For my friend’s cabinets, we discussed staining the oak a darker medium brown color.  They liked the look of natural wood antiqued cabinets.  Their home has a french-country flair to it so we wanted to do something inkeeping with that feeling.  Heres the issue we had with staining the now bare oak cabinets:  Wood grain.  Tons of it.  Oak (especially oak that has been stripped and sanded bare) has tons of gorgeous, open, porous wood grain that soaks up stain like crazy.  It is BEAUTIFUL no doubt, but in this situation would have made the cabinets far too rustic and busy looking alongside their beautiful speckled granite countertops.  Now, I have heard of ways you can lessen the graininess of oak cabinets so that they take stain more uniformly.  You can “seal” the grain before you stain with different things.  I’ve never done it and I can’t vouch for it as a DIY’er.  So with this realization we decided to paint the cabinets instead and antique them.  I know.  The purists out there are going to hate me for that.  But to each his own.  In this case, this was the best option to 1. Update their cabinets and spruce up their kitchen, 2. Make the cabinets POP with the granite counters and black/stainless appliances, 3. Create a nice flow with the style of the house and the homeowners decor.  So what we decided on, after much deliberation, was to go ahead and paint the main cabinets an antiqued cream and the island antiqued black to make it POP.  And I’m telling ya, its gonna be gorgeous.  You may even forgive me for painting over wood. 😉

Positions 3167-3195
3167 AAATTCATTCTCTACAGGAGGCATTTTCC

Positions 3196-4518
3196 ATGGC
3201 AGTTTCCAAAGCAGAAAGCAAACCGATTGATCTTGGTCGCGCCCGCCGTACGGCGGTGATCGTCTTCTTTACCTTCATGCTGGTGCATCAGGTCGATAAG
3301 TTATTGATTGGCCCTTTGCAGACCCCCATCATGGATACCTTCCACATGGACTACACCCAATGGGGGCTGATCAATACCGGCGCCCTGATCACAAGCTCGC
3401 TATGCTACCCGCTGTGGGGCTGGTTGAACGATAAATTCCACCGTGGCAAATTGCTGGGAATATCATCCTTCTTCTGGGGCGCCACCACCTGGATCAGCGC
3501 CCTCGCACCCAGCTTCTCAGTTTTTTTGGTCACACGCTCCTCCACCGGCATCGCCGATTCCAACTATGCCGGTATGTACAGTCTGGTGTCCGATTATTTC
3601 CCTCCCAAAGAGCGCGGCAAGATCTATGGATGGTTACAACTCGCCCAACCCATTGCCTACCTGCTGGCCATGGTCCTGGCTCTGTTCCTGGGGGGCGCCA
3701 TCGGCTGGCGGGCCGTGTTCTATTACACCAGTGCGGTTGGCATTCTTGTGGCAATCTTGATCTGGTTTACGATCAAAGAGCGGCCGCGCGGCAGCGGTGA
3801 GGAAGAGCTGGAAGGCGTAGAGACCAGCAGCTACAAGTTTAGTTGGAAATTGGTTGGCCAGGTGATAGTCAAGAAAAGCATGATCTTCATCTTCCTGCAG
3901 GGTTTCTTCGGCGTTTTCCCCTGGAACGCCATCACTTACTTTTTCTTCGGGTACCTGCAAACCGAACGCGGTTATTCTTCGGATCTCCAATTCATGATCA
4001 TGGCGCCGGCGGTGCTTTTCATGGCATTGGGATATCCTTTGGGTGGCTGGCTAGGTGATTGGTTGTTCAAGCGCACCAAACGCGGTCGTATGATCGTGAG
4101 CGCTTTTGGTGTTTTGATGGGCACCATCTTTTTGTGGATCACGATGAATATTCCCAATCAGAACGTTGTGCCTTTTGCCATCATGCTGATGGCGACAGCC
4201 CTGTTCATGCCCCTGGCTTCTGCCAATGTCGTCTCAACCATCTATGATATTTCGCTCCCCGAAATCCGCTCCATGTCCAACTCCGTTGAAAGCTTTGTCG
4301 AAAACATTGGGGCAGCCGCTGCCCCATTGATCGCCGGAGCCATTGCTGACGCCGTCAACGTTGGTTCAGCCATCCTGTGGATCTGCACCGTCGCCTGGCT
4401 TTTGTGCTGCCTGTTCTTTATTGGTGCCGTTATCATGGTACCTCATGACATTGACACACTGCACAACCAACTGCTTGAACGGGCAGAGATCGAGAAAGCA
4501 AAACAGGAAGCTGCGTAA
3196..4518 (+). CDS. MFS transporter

So how’d we do it?  I brought home a couple of doors as a demo for you guys.

Cost: Varies depending on the size of your kitchen


  • Primer: Ask a pro or get a recommendation from the sales associate depending on the state of your cabinets.  There are tons of great primers out there.  I used Behr primer for these.
  • Paint: Interior latex paint in semigloss.  The semigloss finish helps the stain go on smoothly and creates an easy-t0-clean surface for future wipe-downs.
  • Sandpaper: Medium grit and fine grit.
  • Stain with a polyurethane coating built in.  This will eliminate the need for an additional laquer coat and seal the areas that have been sanded back.  *TIP*  Buy a stain that is darker than your paint color.  For example, for an antiqued cream finish I bought white paint, and a medium brown stain.  The stain gets into the corners for the antiquing and creates a soft variated wash over the entire cabinet turning the cabinet cream.  Realize when you are buying your paint and stain that for this technique that the stain will darken and dull the paint color.  So, buy a paint that is lighter and brighter than your intended result and a stain that compliments it.  If you are nervous, just buy some sample paint colors and a stain and test out the technique on some scrap wood until you find the color combination that you like.